Examining ag’s future mega trends
SPENCER – With the prices of 80 percent of all consumer goods affected by the price of oil, then watching the oil market will be essential to farming success.
That assessment was offered Tuesday by David Kohl, professor emeritus of agriculture and applied economics at Virginia Tech, as a featured speaker at the 2010 Northwest Iowa AG Outlook in Spencer.
“Through the years our leaders have been suckered in by cheap oil,” said Kohl, who is also president of AgriVisions LLC., of Blacksburg, Va. “Now those prices are getting higher and higher and we have not looked into alternative energies.”
The U.S. economy is dependent on those prices, he maintained. As business plans are made, the crude oil market must be studied to foresee what the future will hold.
Kohl foresees more jobs in the agricultural field being created; but there will also be more chances for failure.
On family farms, business, family and lifestyle goals need to be changed, he said. “One can not continue to run the farm as his father before him did. Farm managers must be innovative, resourceful and selective.
“Selling yourself and using people skills will be increasingly important.”
Farmers will also need to come up with an input cost strategy, recommending that 30 percent of revenues should go back into working capitol.
“Do not get yourself out on thin ice in these times,” Kohl warned. Cash is like oxygen.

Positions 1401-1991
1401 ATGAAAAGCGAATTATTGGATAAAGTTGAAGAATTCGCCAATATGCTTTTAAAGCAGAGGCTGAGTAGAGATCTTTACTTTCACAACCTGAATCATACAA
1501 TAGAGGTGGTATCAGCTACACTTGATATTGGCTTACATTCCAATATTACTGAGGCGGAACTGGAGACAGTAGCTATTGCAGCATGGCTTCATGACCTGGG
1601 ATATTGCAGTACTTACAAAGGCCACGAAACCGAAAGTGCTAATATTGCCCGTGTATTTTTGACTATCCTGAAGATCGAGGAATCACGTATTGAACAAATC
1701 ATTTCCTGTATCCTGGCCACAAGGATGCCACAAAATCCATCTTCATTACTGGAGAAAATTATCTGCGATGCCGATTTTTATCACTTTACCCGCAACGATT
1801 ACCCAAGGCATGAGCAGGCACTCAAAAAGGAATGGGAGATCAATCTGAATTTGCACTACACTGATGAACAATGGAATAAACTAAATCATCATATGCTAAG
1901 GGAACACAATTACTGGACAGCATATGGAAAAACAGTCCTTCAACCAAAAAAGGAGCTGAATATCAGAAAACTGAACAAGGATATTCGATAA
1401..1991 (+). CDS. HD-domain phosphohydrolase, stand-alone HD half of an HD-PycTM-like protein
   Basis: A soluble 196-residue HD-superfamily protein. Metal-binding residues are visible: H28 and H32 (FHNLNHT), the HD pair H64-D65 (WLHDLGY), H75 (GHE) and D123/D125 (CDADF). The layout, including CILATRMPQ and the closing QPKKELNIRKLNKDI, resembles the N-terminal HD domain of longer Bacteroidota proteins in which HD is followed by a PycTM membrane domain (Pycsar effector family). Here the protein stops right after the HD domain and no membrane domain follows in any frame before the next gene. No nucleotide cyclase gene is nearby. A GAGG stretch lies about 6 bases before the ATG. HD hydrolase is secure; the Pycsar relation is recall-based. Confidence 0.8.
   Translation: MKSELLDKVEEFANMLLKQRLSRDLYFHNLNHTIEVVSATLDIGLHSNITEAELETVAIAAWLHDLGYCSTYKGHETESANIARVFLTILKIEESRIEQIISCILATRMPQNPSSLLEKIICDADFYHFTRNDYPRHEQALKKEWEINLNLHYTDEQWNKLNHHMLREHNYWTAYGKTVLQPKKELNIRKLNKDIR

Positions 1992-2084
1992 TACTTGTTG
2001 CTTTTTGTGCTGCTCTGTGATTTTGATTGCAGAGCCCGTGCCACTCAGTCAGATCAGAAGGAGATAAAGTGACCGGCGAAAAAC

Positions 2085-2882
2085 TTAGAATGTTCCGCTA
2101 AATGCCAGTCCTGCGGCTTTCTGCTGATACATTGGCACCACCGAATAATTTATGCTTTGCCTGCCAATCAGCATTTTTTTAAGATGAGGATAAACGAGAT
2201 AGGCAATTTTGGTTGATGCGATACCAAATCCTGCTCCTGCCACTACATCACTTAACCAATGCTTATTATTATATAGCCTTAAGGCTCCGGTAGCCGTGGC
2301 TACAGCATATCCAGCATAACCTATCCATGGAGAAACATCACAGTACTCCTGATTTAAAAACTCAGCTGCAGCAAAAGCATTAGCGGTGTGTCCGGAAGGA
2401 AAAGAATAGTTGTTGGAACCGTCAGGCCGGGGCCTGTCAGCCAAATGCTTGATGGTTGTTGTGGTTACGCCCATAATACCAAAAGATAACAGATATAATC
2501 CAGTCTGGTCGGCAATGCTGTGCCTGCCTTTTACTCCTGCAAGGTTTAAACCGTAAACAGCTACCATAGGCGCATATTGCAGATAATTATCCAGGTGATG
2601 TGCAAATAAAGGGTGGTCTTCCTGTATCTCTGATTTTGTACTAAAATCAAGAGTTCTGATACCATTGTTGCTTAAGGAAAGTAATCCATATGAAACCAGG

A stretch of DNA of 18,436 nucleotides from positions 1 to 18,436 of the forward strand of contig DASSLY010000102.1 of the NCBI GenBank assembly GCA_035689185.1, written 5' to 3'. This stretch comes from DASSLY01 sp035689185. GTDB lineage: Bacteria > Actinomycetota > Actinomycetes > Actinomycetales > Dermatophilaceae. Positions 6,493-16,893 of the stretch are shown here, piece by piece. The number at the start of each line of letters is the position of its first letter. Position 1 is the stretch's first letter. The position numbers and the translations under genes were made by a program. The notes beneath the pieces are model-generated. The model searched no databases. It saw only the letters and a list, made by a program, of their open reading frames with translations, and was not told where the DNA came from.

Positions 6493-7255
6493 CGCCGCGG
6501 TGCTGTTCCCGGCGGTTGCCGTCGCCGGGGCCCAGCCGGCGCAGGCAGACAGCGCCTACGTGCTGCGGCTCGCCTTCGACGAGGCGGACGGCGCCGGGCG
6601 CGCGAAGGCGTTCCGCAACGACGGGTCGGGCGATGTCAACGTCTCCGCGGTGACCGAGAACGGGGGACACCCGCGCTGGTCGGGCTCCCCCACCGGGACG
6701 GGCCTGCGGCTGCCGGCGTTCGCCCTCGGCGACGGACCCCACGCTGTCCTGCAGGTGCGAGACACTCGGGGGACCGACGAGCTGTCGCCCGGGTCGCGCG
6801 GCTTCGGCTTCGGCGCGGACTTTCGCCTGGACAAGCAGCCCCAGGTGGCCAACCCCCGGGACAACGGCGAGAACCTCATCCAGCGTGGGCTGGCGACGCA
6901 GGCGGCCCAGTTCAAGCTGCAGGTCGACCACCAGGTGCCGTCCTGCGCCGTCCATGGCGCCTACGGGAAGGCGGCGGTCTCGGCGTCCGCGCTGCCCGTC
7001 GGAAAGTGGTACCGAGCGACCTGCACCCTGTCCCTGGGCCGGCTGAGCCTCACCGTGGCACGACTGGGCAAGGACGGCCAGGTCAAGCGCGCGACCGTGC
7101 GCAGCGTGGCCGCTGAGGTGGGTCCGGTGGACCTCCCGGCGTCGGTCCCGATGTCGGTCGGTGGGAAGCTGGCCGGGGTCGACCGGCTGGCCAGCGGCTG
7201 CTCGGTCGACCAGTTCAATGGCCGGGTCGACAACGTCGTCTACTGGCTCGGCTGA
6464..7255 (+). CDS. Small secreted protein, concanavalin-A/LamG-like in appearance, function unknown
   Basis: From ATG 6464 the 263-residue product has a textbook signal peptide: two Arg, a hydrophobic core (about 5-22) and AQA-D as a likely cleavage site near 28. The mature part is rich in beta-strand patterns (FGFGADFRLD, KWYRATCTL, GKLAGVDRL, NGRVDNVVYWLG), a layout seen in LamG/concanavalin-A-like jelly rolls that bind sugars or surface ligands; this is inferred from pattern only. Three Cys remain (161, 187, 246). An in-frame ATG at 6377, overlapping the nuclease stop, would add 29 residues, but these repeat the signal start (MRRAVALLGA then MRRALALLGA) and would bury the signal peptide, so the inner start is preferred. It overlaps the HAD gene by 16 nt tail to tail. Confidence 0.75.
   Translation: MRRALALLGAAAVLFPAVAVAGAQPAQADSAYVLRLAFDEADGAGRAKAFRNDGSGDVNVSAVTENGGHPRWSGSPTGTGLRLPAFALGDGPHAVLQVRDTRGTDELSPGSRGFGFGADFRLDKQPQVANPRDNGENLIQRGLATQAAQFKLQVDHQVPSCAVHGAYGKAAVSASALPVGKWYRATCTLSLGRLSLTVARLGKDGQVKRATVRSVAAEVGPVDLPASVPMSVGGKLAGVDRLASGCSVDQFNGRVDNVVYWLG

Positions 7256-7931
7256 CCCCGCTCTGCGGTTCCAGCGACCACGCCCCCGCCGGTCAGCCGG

Kohl sees additional changes occurring in agriculture in coming years.
- 70 percent of North American farm ground will change hands by 2025.
- Local, natural organics could be 20 percent of the consumer marketplace.
- Special interest groups will drive business models and have a huge impact on Agriculture.
- 80 percent of Americans are, or will be, two generations or more away from the farm and or ranch.
- Control of assets rather than ownership with new landlords.
- Water could replace oil as the limited resource.
- Women and minorities will become major decision makers.
“Strategically we need to think globally, but act and execute locally,” Kohl said.
Nationally, Kohl sees lenders still extending credit, but they are rationing it. Because of the changes in banking regulations, lenders are under extreme pressure and will be looking at an operation’s bottom line and cash flow.
Kohl said land, if properly managed, can give dividends and is a wealth accumulation, but to remember, “If it grows like a weed, it is a weed. Fast money is not good.
“Growth is the No. 1 reason why businesses fail.”
Then how does one get into position for success? Kohl said profit equals overhead plus cost plus liquidity plus margin squared.
“We can no longer put all of our profit into growth, one needs a profit plan,” Kohl said.
Kohl described prosperous farm businesses as:
- Superior financial management systems.
- Excellent time management skills, balancing work, family and play.
- Selective adoption of technology.
- Family partners, advisors and team players.
- Recognition of differences between $1,000, $10,000 and $100,000 decisions.
Contact Robyn Kruger by e-mail at firstname.lastname@example.org.
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